A diverse coalition of leaders have launched a national campaign -- with a groundbreaking report, three new books, and artifact exhibit -- today at a conference in Washington, D.C. entitled "Confronting the Debt Culture." The Institute for American Values, New America Foundation, Demos, Institute for Advanced Studies in Culture, Public Agenda, and others, have released a new report, "For a New Thrift: Confronting the Debt Culture," which proposes 5 major objectives and 19 specific initiatives to address today's debt crisis and promote a new thrift culture that would promote savings and sustainability.
"In recent decades, new predatory lending institutions have moved into the malls and main streets of America," said David Blankenhorn, president of the Institute for American Values. "In the private sector, they include payday lenders, some franchise tax preparers, auto title lenders, subprime credit card issues, subprime mortgage lenders, and private student loan companies. 'Anti-thrift' institutions promise 'fast cash' and 'free money' at usurious interest rates and trap many Americans in a cycle of debt. The public sector has its own anti-thrift institution -- the state owned and operated lottery."
The report calls for creation of a pro-thrift institutional environment that would encourage financial health, regular savings, and wealth building for all Americans. Among its recommendations:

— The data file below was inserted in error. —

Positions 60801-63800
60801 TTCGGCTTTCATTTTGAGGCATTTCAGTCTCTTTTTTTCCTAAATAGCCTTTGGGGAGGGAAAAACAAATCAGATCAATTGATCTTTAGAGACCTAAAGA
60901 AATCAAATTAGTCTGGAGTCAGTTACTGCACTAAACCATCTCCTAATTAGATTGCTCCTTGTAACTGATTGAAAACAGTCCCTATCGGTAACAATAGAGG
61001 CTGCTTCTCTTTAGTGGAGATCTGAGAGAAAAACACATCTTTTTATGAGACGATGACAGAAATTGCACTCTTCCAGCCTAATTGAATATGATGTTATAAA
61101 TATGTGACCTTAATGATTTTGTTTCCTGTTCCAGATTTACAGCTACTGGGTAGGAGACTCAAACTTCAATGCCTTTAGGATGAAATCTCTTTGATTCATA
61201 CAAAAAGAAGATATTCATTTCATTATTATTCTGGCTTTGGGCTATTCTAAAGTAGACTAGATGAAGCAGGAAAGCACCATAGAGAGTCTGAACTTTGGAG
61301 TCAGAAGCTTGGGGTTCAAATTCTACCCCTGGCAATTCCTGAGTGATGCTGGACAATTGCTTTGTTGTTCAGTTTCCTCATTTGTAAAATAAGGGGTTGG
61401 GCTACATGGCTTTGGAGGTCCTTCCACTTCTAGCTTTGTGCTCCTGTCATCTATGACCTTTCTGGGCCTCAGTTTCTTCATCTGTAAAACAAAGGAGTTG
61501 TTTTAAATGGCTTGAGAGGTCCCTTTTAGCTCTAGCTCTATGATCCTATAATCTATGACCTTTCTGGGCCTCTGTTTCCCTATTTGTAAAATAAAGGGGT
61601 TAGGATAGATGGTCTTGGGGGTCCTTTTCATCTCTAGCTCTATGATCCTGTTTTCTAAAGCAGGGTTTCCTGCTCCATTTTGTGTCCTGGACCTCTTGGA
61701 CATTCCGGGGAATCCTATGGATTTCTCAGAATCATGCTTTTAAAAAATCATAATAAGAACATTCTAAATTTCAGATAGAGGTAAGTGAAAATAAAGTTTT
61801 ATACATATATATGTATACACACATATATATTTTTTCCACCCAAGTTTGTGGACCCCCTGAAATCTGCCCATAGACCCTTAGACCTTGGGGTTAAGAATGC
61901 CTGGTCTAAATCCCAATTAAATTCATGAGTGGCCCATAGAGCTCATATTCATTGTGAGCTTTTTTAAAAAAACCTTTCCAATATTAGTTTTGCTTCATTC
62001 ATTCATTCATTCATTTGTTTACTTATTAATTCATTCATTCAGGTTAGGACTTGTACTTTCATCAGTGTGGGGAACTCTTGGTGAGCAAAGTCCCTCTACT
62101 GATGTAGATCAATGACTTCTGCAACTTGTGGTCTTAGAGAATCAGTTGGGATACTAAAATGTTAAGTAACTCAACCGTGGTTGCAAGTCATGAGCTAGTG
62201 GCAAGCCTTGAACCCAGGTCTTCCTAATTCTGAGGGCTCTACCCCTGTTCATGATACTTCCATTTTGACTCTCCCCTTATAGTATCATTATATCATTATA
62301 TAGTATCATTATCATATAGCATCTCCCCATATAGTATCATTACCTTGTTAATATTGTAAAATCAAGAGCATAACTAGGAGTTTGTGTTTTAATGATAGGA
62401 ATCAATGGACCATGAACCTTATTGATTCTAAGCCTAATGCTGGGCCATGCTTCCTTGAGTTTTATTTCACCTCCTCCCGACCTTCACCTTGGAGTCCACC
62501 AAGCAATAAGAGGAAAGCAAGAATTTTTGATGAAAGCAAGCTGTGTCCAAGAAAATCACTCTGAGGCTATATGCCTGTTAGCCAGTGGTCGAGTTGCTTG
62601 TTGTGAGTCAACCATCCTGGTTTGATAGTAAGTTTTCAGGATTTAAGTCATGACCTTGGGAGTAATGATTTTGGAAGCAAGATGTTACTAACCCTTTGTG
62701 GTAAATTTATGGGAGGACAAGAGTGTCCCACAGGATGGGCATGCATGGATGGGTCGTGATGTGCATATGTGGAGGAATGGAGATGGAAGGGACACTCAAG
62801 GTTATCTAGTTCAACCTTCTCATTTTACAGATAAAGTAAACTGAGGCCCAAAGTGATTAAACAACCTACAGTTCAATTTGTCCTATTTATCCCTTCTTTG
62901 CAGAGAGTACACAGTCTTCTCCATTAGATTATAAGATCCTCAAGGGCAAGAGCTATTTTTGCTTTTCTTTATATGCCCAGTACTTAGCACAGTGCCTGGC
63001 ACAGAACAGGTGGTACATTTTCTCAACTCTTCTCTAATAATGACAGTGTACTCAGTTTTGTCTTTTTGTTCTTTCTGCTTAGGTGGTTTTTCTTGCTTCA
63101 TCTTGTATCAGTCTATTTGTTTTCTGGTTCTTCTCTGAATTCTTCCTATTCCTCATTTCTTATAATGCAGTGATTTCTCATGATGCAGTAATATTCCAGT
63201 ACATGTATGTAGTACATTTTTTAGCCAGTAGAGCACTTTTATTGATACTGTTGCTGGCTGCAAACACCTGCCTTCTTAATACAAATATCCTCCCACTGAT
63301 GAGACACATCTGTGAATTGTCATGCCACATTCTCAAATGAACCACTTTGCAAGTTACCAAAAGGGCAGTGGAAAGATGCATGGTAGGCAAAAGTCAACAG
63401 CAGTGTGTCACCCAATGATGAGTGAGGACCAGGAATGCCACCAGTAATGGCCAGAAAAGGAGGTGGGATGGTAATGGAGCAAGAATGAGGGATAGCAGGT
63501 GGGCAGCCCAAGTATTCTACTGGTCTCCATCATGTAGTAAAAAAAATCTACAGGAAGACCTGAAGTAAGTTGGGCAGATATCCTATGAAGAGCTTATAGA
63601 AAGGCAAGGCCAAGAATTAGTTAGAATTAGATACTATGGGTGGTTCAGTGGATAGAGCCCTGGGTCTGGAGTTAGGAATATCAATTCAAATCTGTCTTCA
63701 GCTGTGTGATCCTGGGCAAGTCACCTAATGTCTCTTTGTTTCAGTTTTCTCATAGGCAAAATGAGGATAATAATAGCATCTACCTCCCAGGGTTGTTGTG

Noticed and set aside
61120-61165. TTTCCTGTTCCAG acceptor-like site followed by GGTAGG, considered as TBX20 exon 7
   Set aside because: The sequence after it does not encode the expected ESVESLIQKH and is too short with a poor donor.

- A public education campaign for thrift modeled on the campaigns to reduce smoking and drunk driving
- Increased support for existing thrift institutions like credit unions and development of new initiatives that provide low-interest consumer loans and savings as alternatives to payday lenders
- Repurposing the state lottery to include a savings ticket feature
- Return to usury rate caps on small loans
- Establish Matched Savings Accounts for Children
- Expand and improve school savings programs.
The May 13th conference, held at the Washington Marriot (1221 22nd St. N.W.), included book signings by authors David Blankenhorn (Thrift), Andrew Yarrow (Forgive Us Our Debts) and Tamara Draut (Up to Our Eyeballs) as well as a new artifact exhibit, Thrift: In Search of the Art of Living Well.